Hail Tom Petty, King of Ambivalence.

A video comparison of the two songs by youtube musician Sadowsk1:


5. Green Day’s “Warning” vs. The Kinks’ “Picture Book”

Once again, another Green Day song that appears to have been lifted from an earlier song.  Particularly in this song, the bass line is entirely taken note for note from The Kinks’ “Picture Book”, as well as the chords and rhythm of the song.  The song doesn’t even try to hide its source beneath other instruments or arrangements.  It instead resorts to the same theft that Green Day is famous for, the in-your-face, tooth-grinding variety that makes you wonder how the members of Green Day sleep at night.

On second thought, I’m not sure they do.

A Side by side comparison between the two, and two additional supposed plagiarisms of The Kinks’ song:


4. The Red Hot Chili Peppers’ “Dani California” vs. Tom Petty’s “Mary Jane’s Last Dance”

The Red Hot Chili Peppers: Evidence that sometimes sobriety isn’t for everyone.

Yes, a second Petty song is on the list for being appropriated.  Apparently, Petty is some kind of major influence on Rock music or something.  Additionally, he doesn’t seem to be suing any of the artists that “borrow” from him, so that paints him an easy target for aspiring plagiarists.  “A lot of Rock ’n’ Roll songs sound alike”, said Petty, of the comparison between his “Mary Jane’s Last Dance” and The Red Hot Chili Peppers’ “Dani California”.  I do believe some serious comparisons can be drawn between the two, however.  The chord progression is exactly the same, the vocal melody shares many of the same notes in sequence, the arrangement is similar, the mastering and production mirror each other, and both of the songs have a nearly identical drumbeat to tie them together.  “Dani California” is clearly ripped from Petty’s original, and, although an open-and-shut case, Petty stood up for the Peppers and defended the same sentiment Picasso expressed earlier in this list.  “Art if theft” seems to be absolutely true in this case, and a non-rectified theft it was.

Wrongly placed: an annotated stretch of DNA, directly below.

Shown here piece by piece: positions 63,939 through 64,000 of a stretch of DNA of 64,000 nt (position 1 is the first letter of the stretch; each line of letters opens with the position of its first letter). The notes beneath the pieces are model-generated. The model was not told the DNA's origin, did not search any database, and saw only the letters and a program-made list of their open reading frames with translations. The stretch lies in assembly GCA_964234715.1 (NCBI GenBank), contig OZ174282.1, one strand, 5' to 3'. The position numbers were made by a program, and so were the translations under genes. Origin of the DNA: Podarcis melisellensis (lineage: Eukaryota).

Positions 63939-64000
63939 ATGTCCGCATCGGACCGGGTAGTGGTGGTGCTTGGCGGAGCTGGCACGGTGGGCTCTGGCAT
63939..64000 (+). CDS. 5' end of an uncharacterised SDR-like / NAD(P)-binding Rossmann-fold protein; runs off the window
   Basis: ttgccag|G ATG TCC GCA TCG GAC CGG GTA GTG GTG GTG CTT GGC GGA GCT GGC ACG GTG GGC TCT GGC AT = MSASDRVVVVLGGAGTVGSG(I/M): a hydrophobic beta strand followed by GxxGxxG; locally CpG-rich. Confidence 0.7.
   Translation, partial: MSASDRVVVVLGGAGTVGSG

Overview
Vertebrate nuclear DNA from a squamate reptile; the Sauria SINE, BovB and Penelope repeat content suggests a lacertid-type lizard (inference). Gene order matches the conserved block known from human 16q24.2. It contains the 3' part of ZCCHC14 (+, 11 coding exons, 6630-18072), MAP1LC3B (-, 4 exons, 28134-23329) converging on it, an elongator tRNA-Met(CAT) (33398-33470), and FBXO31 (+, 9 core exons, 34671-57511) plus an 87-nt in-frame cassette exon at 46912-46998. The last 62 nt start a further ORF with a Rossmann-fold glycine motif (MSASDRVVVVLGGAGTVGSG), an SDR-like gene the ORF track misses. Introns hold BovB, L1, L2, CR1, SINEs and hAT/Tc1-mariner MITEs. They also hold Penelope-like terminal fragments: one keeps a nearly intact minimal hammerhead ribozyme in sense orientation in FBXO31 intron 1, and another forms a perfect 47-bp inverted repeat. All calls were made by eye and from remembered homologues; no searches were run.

“Mary Jane’s Last Dance”:

“Dani California”:


3. Oasis’ “Don’t Look Back in Anger” vs. John Lennon’s “Imagine”

This one isn’t nearly as incriminating as many on this list.  Of course, with that said, Oasis owes its entire career to The Beatles.  The Beatles influenced every note they ever laid to tape, and I could make a convincing case for Beatles thefts in their music, especially the lyrical references and allusions they can’t seem to help from indulging in, like referencing The Beatles in song is a drug.


Pictured: Noel Gallagher, about to receive a sweet hit of placing Easter-Egg references to John Lennon songs.

Finally getting to the music at hand, though, the intros of the two songs being compared are very similar in tone, dynamics, and melodic construction.  Additionally, the chord progressions themselves are the same, and Oasis loves The Beatles.  Noel openly admitted to lifting riffs directly from George Harrison’s “My Sweet Lord” here for their song “Supersonic”, claiming as defense that all the best riffs have been played in one capacity or another already.  That statement in itself is circumstantial enough to say they probably did steal, or at least pull influence from John Lennon’s “Imagine”.  However, I was not satisfied with only providing this much as proof of blatancy, so, The Beatles are referenced right in the lyrics to “Don’t Look Back in Anger”.  The “So I’ll start a revolution from my bed” line is a reference to Lennon’s bed–ins that occurred in 1969.  Very subtle, Mr. Gallagher.  As subtle as a loose freight train in Times Square.

A video link for comparison:


2. The Beatles’ “Taxman” vs. The Jam’s “Start”